09 April 2018
This page is an online version of our Parents' Guide. You can download a .pdf file of the guide in English, and in Te Reo Māori. If you’d like a free hard copy printed version of Challenging Media – Talking with young people about what they’re watching (available in English or Te Reo Māori), please email your name, postal address and the quantity you require. We encourage schools to share this resource with parents, and for parents to share among friends and family.
Young people can access virtually any content on their devices – anywhere, any time.
As digital natives, they can and should make use of these opportunities for communication, education, and entertainment.
But young people can also be negatively impacted by what they see. We know this from international studies, our own research, and from talking directly to parents and teenagers nationwide. Young people are looking for guidance – we know because they’ve told us so.
We also know that parents and caregivers are concerned about what young people are viewing in movies, TV shows, games and websites.
Share and talk about entertainment media with your teen
Encourage them to think critically about what they view
Talk about sensitive or complex issues
Support your teen if they’re distressed by something they’ve watched
You can’t control everything young people see, but you can build their confidence by giving them tools to help deal with challenging media.
Here’s the thing. Your teenager is being influenced by the things they watch. The best person to help them with that is you, their parent or guardian. This guide is about helping you to help them.Chief Censor David Shanks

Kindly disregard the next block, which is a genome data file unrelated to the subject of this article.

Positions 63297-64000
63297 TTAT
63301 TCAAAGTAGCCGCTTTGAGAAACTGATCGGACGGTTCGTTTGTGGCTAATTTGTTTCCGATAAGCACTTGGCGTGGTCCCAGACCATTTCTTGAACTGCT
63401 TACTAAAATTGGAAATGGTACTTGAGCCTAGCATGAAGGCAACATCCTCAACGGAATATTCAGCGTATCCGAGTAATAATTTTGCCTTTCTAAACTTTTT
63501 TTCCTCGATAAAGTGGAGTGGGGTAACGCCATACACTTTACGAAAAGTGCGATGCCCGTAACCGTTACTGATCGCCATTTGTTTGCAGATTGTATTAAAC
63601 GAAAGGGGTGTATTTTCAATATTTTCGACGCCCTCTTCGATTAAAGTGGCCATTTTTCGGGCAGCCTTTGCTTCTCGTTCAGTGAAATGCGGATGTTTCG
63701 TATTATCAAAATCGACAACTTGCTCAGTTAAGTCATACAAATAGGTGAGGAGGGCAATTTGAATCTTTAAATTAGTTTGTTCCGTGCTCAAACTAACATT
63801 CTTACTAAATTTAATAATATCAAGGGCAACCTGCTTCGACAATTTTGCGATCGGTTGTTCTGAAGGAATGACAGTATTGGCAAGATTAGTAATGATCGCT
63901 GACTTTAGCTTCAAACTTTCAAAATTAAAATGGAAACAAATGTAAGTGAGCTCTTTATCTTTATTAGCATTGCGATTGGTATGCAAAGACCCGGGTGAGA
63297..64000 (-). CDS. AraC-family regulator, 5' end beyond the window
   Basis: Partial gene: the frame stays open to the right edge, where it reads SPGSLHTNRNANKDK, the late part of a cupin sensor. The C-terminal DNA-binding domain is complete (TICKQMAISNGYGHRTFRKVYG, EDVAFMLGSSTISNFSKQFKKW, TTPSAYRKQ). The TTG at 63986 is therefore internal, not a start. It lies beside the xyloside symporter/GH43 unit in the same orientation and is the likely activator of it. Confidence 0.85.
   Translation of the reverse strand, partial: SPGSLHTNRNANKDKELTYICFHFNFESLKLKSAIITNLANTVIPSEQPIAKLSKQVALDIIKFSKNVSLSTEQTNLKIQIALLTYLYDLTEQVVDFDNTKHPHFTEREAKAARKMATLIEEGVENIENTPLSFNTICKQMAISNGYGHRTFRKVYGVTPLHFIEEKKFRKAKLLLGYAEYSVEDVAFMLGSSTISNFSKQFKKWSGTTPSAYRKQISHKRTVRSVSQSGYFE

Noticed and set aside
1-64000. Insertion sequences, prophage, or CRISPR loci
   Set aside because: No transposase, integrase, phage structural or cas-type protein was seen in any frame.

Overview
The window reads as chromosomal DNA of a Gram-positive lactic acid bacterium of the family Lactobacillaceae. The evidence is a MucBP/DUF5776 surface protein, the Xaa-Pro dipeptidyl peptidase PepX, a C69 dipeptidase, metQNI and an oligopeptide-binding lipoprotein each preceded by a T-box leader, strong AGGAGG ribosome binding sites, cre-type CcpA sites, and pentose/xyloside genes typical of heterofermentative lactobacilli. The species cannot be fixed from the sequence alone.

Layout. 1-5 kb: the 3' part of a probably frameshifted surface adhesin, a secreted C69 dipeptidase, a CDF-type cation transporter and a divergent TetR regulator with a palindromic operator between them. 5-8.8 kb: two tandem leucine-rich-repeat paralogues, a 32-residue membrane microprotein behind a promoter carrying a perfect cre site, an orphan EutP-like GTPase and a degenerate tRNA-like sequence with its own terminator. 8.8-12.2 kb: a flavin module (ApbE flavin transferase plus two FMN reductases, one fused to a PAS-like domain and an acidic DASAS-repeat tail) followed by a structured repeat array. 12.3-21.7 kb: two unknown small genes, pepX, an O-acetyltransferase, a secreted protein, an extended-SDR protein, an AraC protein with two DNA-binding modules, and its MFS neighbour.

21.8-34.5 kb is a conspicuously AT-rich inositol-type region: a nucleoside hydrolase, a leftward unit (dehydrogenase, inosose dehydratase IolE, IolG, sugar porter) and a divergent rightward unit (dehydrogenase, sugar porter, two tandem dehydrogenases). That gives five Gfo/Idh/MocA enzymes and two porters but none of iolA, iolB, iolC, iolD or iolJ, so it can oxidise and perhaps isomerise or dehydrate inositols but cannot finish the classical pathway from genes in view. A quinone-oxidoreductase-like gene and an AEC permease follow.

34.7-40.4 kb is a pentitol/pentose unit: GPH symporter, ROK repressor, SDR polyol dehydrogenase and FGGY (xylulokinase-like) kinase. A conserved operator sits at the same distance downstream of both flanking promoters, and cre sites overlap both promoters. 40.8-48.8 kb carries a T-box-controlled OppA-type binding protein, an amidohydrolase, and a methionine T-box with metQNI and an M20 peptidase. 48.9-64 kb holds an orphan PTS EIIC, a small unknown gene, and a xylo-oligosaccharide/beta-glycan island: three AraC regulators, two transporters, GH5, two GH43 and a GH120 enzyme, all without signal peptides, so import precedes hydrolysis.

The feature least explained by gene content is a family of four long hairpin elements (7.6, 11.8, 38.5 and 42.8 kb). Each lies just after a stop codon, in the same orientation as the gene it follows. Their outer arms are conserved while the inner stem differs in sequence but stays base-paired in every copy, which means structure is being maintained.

What young people watch, play, read or listen to helps shape them as individuals. This section is about engaging with your teen’s media use by sharing experiences and talking about what you watch. In later sections we’ll look at challenging content and how to deal with distress, but we’ll start with the basics.
Start the conversation. Getting started is easy. Pick an opportunity to talk to your teen about something you’re watching or playing yourself, and ask them about what they’re watching or playing. Talk about what you like and what you don’t.
When you’re comfortable talking about movies, shows and games, you’ll be more likely to watch things together.
Ask your teen about a show they’re interested in, watch it with them, and talk about what’s happening on screen.
You could also watch a movie as a family, or start a regular movie night. Always take the opportunity to watch something together – even if it’s something you wouldn’t choose to watch yourself.
If your teen doesn’t want to watch a particular show with you, that’s OK. There are all kinds of reasons for this, and we know young people often prefer watching things alone or with friends. Think about watching the show yourself and then talking to them about it. You might not personally like the shows your teen is into, but try not to be overly critical of the content or they’ll be less likely to want to talk in future.